7. Improve subject leadership.  It’s one way where we can all lead the curriculum.  It shouldn’t be one person’s job if we want all involved in creating the best!
  8. See other schools – what a way to grab the best ideas from all places.

How do we improve attendance through the curriculum?

There are any ways to support our children’s attendance such as:

  • Celebrating and promoting attendance through assemblies with certificates and class rewards.
  • Including attendance on school newsletters
  • Opportunities to teach about the importance of attendance and arriving on time as a life skill.
  • Monitoring the attendance of our low attenders and support their parents.

But the curriculum is where we can really inspire children, especially as our role as teachers. However, we need to look at what we are offering our children in terms of the curriculum.

Often the school day looks a bit like this…

1

And within those sessions, children take part in a range of context. (or so we’d like to think!)

2

This may sound okay when looking at individual lessons but when we look at the type of learning children are doing throughout the day…

3

It is pretty boring! And it’s easy to see why some children may not want to come into school.

So give children a range of experiences as much as possible.  After all most of us came into teaching because every day is different, which makes it engaging and exciting.  This is exactly what we are trying to do with our children.

Theme based learning – where does it fit in with the curriculum?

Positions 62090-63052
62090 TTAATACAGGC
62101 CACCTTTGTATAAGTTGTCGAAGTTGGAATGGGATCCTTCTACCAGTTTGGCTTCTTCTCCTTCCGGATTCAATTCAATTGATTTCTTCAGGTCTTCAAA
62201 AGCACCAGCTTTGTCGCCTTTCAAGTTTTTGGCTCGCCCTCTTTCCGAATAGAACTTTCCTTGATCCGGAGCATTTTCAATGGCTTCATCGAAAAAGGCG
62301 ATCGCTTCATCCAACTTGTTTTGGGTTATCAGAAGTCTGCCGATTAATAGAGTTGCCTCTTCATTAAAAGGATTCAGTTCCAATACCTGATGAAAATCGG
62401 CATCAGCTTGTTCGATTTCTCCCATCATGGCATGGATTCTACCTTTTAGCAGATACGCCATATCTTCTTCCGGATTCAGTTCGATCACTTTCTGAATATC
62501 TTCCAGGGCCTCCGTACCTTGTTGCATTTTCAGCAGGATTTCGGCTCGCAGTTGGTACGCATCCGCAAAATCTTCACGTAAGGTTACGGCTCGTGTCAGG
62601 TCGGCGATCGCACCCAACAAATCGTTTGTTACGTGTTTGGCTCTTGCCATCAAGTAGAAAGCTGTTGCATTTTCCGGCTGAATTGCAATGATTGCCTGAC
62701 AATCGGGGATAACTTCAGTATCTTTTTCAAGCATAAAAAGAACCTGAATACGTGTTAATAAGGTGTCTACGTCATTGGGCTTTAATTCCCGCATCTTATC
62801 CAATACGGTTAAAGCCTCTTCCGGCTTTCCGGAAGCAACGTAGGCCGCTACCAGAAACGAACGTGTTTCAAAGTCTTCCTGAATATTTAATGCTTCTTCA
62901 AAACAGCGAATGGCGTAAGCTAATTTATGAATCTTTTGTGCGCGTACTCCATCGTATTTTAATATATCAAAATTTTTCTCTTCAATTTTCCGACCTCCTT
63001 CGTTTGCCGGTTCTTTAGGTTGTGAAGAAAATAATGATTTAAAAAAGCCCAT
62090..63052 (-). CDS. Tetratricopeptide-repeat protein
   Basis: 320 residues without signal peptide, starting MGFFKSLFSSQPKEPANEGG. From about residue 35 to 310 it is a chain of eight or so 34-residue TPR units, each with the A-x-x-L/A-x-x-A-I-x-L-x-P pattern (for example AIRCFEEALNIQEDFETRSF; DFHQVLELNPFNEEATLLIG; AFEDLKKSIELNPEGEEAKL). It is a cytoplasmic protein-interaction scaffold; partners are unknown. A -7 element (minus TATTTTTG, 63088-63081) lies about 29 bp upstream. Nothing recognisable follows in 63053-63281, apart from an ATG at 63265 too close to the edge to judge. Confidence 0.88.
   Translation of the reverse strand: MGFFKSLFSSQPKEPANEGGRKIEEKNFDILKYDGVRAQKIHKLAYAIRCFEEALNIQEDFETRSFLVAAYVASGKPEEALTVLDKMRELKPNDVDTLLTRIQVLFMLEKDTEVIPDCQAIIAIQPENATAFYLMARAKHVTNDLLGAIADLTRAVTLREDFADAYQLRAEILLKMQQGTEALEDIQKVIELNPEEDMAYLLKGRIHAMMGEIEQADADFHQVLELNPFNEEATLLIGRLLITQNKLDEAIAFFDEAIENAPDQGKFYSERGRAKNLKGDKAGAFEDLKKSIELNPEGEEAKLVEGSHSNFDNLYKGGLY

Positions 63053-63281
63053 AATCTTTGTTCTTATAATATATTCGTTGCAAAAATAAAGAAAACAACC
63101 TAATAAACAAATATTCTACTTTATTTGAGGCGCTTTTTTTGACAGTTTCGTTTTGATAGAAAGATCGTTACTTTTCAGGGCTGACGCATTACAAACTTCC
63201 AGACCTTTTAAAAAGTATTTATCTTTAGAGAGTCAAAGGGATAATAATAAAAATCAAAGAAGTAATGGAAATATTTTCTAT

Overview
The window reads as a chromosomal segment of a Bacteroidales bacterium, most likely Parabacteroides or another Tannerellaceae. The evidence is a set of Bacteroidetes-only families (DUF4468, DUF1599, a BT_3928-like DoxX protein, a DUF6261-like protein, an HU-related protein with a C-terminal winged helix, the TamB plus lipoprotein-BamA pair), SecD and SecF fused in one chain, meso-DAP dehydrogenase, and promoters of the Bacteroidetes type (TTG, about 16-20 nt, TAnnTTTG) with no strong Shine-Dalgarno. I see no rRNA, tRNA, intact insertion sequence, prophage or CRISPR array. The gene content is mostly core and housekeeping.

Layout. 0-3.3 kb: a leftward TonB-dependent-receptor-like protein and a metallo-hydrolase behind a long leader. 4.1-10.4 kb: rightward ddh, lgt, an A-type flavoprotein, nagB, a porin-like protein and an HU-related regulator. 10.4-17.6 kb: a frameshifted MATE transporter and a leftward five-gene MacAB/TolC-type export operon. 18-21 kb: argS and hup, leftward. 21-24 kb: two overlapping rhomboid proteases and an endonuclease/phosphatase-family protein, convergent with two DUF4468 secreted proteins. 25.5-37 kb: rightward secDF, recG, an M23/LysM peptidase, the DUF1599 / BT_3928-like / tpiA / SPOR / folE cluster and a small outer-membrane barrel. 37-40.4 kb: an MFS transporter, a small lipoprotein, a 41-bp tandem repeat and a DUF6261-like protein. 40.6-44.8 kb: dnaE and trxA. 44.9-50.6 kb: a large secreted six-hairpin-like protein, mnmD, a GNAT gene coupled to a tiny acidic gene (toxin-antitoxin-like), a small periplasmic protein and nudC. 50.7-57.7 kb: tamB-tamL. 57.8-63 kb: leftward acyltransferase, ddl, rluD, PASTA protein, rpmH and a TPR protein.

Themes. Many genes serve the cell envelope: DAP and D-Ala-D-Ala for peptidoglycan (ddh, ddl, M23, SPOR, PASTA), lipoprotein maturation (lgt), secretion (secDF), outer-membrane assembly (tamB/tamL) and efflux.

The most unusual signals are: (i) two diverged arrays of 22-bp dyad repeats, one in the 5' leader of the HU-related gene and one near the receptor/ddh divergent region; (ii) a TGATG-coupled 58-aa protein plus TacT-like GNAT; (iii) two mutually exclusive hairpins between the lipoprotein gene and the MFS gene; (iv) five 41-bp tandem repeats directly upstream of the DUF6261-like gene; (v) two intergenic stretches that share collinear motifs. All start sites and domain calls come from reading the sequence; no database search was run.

Term 1 is well and truly over so what did we manage to cover in Year 5 through our theme based curriculum?

a.png

Science- Earth and Space

  • describe the movement of the Earth, and other planets, relative to the Sun in the solar system
  • describe the movement of the Moon relative to the Earth
  • describe the Sun, Earth and Moon as approximately spherical bodies
  • use the idea of the Earth’s rotation to explain day and night and the apparent movement of the sun across the sky.

Design and Technology

  • use research and develop design criteria to inform the design of innovative, functional, appealing products that are fit for purpose, aimed at particular individuals or groups
  • generate, develop, model and communicate their ideas through discussion, annotated sketches, cross-sectional and exploded diagrams, prototypes, pattern pieces and computer-aided design
  • select from and use a wider range of tools and equipment to perform practical tasks [for example, cutting, shaping, joining and finishing], accurately
  • select from and use a wider range of materials and components, including construction materials, textiles and ingredients, according to their functional properties and aesthetic qualities

Music

  • listen with attention to detail and recall sounds with increasing aural memory